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The New England Journal of MedicineAPOE3 Christchurch Heterozygosity and Autosomal Dominant Alzheimer’s Disease

APOE3 Christchurch Variant Linked to Delayed Cognitive Impairment in Autosomal Dominant Alzheimer’s Disease

This study investigates the impact of heterozygosity for the APOE3 Christchurch (APOE3Ch) variant on the onset of cognitive impairment in individuals with autosomal dominant Alzheimer’s disease caused by the PSEN1E280A variant. The research focused on a Colombian population with a high prevalence of the PSEN1E280A variant, aiming to determine if the APOE3Ch variant delays cognitive decline.

Study Design:

  • Population: 27 participants with one copy of the APOE3Ch variant among 1077 carriers of the PSEN1E280A variant in a kindred from Antioquia, Colombia.
  • Comparison Groups: Participants with APOE3Ch variant vs. those without.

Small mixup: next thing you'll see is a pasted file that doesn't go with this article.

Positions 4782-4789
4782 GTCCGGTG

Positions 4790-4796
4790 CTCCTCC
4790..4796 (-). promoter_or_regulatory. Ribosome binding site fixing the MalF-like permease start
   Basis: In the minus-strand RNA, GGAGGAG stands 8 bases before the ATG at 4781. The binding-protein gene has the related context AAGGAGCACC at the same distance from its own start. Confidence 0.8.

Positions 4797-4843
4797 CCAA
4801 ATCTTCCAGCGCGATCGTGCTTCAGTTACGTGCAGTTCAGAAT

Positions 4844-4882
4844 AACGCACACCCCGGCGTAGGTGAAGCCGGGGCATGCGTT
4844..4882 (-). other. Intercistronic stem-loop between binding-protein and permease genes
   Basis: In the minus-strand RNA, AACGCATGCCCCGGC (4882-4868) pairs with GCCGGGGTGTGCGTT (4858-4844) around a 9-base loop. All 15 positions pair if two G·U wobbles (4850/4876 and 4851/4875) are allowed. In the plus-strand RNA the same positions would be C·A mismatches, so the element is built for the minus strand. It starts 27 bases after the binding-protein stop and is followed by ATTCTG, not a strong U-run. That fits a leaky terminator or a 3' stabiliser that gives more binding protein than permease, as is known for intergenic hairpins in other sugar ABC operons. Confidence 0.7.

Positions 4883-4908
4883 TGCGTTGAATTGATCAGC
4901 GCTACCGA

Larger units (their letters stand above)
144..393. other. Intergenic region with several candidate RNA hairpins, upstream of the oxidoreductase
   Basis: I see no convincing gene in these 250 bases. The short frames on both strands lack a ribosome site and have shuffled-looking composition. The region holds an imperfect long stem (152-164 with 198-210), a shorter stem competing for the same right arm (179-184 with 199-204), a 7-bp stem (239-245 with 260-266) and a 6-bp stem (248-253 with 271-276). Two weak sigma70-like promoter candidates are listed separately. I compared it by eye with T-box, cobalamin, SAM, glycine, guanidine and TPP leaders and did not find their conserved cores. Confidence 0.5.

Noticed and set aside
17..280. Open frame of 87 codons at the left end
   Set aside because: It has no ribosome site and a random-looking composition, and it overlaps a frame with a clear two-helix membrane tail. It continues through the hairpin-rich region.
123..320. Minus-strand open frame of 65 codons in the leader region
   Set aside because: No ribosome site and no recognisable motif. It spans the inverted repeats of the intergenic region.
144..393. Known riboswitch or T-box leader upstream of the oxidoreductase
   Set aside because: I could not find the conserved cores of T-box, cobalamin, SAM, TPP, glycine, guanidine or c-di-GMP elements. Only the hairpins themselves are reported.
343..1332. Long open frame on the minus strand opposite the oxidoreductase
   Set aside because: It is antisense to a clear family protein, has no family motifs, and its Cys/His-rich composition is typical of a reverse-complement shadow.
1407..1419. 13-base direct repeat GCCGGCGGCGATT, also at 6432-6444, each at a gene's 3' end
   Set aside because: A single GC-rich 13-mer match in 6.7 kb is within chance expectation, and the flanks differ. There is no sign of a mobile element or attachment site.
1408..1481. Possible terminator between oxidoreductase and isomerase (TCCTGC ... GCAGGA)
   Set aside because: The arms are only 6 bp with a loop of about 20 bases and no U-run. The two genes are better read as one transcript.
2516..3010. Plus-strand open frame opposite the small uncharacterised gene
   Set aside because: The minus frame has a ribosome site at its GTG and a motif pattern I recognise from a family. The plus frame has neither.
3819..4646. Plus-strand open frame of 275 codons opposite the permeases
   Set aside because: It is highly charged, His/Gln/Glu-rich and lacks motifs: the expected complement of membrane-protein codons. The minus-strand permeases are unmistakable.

• Age at Onset: Analysis of the age at cognitive impairment onset.
  • Brain Imaging: Two participants underwent 18F-fluorodeoxyglucose PET and 18F-flortaucipir PET imaging.
  • Autopsy: Conducted on four participants.

Key Findings:

  • Onset of Cognitive Impairment: Median age at onset for APOE3Ch heterozygotes was 52 years (95% CI, 51 to 58) compared to 47 years (95% CI, 47 to 49) in those without the variant.
  • Brain Metabolic Activity: PET imaging showed relatively preserved metabolic activity in typical Alzheimer’s-affected brain areas in APOE3Ch heterozygotes.
  • Tau Imaging: Limited tau pathology in APOE3Ch heterozygotes compared to typical PSEN1E280A carriers.
  • Autopsy Results: Fewer vascular amyloid pathologic features in APOE3Ch heterozygotes compared to non-APOE3Ch carriers.

HCN Medical Memo
For clinicians managing patients with autosomal dominant Alzheimer’s disease, the presence of the APOE3 Christchurch variant may indicate a delayed onset of cognitive impairment. This finding highlights the importance of genetic screening and personalized approaches in the prognosis and management of Alzheimer’s disease.

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